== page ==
Cariboo Chilcotin, B.C. – Cariboo Regional District (CRD) Chair Al Richmond presented a review of 2016 during his year-end address at today’s Board of Directors meeting in Williams Lake. The full transcript of his address follows.
“Members of the Board, Members of the Media, Ladies and Gentlemen,
Today, I have the distinct pleasure of reviewing the Cariboo Regional District’s key accomplishments and successes for 2016. Looking back over the past year, our region can be proud of its achievements. The CRD experienced many successes in 2016.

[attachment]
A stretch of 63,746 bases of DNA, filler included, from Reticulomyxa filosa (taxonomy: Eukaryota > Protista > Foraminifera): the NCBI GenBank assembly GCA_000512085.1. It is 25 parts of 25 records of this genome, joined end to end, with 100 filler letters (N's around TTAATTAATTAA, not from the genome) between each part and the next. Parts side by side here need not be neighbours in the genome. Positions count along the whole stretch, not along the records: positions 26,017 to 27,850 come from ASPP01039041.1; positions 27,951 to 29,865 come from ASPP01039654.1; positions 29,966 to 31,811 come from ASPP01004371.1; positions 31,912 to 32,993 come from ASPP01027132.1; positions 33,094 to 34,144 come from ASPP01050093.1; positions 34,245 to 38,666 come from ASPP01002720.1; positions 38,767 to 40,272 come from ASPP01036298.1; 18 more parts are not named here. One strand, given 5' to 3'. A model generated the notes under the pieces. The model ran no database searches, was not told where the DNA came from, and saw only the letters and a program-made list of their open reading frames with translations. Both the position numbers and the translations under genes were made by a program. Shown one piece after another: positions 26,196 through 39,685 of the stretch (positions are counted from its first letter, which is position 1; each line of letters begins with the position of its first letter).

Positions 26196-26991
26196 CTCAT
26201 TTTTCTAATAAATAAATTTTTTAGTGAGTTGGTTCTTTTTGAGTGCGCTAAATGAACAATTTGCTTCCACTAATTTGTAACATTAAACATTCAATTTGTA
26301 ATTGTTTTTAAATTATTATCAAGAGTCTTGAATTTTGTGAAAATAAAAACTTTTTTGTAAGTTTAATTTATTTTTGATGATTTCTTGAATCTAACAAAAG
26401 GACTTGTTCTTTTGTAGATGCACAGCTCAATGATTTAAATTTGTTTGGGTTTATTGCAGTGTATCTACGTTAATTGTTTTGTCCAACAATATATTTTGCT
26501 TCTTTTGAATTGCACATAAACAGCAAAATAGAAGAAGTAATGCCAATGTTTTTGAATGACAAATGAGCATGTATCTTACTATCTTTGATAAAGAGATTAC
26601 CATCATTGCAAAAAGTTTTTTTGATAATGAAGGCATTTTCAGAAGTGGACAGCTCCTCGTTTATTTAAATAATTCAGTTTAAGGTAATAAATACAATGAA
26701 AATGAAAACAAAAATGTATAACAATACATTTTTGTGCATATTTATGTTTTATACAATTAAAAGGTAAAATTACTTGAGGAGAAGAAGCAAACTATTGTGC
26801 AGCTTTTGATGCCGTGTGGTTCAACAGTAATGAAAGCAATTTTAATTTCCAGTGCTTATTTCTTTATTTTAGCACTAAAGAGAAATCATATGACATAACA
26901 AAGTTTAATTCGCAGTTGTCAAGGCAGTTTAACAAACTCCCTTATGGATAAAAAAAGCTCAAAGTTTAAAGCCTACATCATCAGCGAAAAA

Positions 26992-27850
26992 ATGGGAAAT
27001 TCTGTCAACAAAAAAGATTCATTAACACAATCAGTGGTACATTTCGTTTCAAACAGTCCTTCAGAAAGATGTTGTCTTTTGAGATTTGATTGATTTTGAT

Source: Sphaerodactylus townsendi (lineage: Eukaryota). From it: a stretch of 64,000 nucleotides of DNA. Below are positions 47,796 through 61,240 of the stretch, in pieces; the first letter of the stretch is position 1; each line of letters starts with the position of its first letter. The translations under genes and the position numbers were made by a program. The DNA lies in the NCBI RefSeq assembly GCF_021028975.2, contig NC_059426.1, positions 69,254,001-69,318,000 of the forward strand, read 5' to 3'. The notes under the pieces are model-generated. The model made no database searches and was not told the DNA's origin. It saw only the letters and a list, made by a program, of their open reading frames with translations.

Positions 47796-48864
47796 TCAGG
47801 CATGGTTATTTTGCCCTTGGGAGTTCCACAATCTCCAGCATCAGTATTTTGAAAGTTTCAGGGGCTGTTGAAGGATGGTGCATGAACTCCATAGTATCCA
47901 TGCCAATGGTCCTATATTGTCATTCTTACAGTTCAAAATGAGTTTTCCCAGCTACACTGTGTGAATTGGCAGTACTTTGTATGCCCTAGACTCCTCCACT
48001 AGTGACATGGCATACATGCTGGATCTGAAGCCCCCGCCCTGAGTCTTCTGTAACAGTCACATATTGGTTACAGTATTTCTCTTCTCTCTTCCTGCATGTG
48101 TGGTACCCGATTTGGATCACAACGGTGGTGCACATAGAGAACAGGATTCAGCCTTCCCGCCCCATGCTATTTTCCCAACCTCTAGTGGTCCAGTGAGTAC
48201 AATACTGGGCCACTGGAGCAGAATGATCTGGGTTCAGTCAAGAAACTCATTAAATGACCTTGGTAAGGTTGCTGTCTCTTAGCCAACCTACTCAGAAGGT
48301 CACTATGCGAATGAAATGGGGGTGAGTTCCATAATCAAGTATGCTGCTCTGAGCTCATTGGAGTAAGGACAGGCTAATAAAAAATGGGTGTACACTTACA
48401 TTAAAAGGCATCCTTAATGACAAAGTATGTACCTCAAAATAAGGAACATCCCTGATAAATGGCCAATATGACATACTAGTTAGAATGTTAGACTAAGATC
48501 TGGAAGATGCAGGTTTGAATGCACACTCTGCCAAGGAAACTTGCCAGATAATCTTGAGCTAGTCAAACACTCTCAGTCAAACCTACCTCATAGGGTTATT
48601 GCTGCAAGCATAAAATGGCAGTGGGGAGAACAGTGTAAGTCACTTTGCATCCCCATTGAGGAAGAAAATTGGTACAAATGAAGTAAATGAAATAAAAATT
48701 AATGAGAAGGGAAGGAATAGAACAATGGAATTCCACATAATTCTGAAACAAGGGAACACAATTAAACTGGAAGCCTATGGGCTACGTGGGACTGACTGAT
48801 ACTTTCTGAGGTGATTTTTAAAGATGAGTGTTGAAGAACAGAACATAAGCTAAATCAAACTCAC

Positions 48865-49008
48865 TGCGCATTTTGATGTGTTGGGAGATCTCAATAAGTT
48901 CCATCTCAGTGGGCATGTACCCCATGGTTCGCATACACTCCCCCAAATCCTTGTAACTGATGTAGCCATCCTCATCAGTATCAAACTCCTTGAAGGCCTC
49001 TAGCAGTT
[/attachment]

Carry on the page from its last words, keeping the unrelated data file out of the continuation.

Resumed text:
The year started with a focus on strengthening our relationships with First Nations. Early in January, we held a Community to Community Forum with the Tsilhqot’in National Government. In February, we signed a tripartite protocol agreement with the Williams Lake Indian Band (T’exelc) and City of Williams Lake. Both of these events were important steps in working together to identify areas of common interest and opportunities to work collaboratively, while gaining a better understanding of our respective cultures and governance models. This focus carried throughout the year as several CRD Directors and staff members attended a Nation2Nation forum in November to join the conversation about economic development and doing business with First Nations. We look forward to continuing these discussions in the coming year.